I’ve also caught myself doing something similar with discount clubs.  For instance, years ago, I went to Costco just because their generic paper towels were on sale.  I had nothing else on the list, but I ended up hitting the street to save a few bucks.  I ended up wasting 30 minutes or so and probably buying a too-large container of guacamole, as well.  Instead, since then, I have ordered these one-off items via the Costco or Sam’s Club apps, and the majority of the items I’m looking for are available with free shipping.

Cutting Your Grocery Expenses
The Amex Gold is my favorite card for grocery purchases.

#7.  Cutting Your Grocery Expenses with Credit Card Plays

Sometimes, the simplest options are right in front of us.  For instance, you may see easy Amex or Chase offers that can be used at grocery stores, discount clubs, or other merchants for food.

At other times, you may need to get a bit creative.  For instance, Amex periodically has Lowe’s offers, which provide bonus Membership Rewards and/or a percentage off a purchase.  Often, these offers have allowed gift card purchases.  My local Lowe’s sells Kroger gift cards.  I’m effectively able to discount all Kroger spend by obtaining their gift cards at Lowe’s in this situation.

And, of course, ensure to use the optimal credit card for your grocery spending.  My favorites are the Amex Gold or the Chase Freedom (currently 5% this quarter).  In August, the Citi Premier will join this list.  Check out Ian’s article where he further dives into optimal credit cards for grocery stores.

#8.  Consume What You Already Have/Avoid Waste

Do you ever find yourself running to the store to grab some dinner items because you don’t feel like eating what you already have in the cupboard/fridge?  Taken too far, you can end up wasting food and money.  However, taken too far the other way, this can mean “don’t shop until the cupboards are empty”; I’m not endorsing that extreme, either.  Thoughtfully store and consume your groceries to avoid wasting money and food expiration.

#9.  Don’t Go To The Store Hungry

I’m including this primarily because I know I’m in trouble if I go to the store hungry, and I bet there are others like me.  Certain stuff I wouldn’t normally buy ends up looking better than it actually is.  For instance, on a full stomach, I may not buy a half dozen cinnamon rolls. Some of you may be able to stay disciplined at the store while hungry, but I, and maybe others, cannot.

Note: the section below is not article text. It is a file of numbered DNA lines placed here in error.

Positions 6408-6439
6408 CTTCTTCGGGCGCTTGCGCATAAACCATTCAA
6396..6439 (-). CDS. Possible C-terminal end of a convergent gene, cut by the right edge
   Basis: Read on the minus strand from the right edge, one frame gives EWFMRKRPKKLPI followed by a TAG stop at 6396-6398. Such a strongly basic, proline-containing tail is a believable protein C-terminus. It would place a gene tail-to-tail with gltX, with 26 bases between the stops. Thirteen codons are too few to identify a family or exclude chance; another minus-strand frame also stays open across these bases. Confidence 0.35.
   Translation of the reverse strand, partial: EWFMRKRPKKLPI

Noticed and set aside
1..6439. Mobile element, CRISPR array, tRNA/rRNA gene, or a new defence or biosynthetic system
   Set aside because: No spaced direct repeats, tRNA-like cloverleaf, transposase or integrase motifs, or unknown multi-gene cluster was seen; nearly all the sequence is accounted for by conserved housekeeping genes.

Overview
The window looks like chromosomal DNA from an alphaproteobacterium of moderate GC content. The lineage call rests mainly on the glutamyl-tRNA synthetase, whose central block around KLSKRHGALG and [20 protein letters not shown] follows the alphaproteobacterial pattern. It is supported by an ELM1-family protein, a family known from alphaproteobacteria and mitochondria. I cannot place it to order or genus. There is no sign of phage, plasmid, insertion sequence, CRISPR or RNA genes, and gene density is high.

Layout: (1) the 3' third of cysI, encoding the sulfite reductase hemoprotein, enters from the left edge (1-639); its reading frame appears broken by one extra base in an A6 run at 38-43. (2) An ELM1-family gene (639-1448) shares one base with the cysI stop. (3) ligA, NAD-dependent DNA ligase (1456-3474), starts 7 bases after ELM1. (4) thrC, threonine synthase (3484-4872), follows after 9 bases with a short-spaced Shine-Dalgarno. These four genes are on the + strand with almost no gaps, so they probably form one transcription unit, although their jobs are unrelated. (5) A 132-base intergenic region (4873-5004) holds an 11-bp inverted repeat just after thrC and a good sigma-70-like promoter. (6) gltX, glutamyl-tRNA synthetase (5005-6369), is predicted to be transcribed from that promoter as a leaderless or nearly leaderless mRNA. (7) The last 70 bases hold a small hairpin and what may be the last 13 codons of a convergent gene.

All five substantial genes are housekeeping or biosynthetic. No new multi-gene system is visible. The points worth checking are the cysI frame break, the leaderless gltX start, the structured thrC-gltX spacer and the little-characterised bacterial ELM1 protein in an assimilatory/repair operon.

#10.  Keep Good Records

Since grocery spending can easily get out of hand, keep track of what you actually spend on groceries in a given period to increase transparency and accountability.  We keep track on a monthly basis, but others may find more actively managing this spending works out better.  Since we spread grocery spending across different credit cards and gift cards, we have found it simplest to store grocery receipts in an envelope and review this spending throughout the month.

Cutting Your Grocery Expenses
Grocery loyalty program members often receive fuel rewards bonus offers.


#11.  Cutting Your Grocery Expenses with Loyalty Programs

It’s almost impossible to go to large grocery chains and get the best prices without joining their loyalty program.  So, obviously, get the best price by joining.  More importantly, leverage the fuel rewards programs of the large grocery chains.  In my opinion, gas rewards shouldn’t justify why you go to a particular retailer, especially if you end up paying more for groceries at that chain.  On the flip side, if you end up with gas rewards based on where you do your grocery shopping, use them as long as gas prices are competitive.

#12.  Buy in Bulk, But Only What You Will Entirely Consume

Discount clubs can provide great savings on items and amounts you already consume, but don’t let the larger sizes change your spending or eating habits.  Sure, those Cheetos are a few cents less per ounce, but do I need a package the size of my car’s airbag?

#13.  Coupons, Coupons, Coupons

Yes, paper coupons still exist!  I still get them in the Sunday newspaper.  It can be hit or miss, though.  But when I get that Ken’s salad dressing coupon, it’s a good Sunday.  Also, I generally love a good online coupon, but I don’t focus online for grocery coupons.  They are out there, though, and I’m sure they are worth focusing on for some!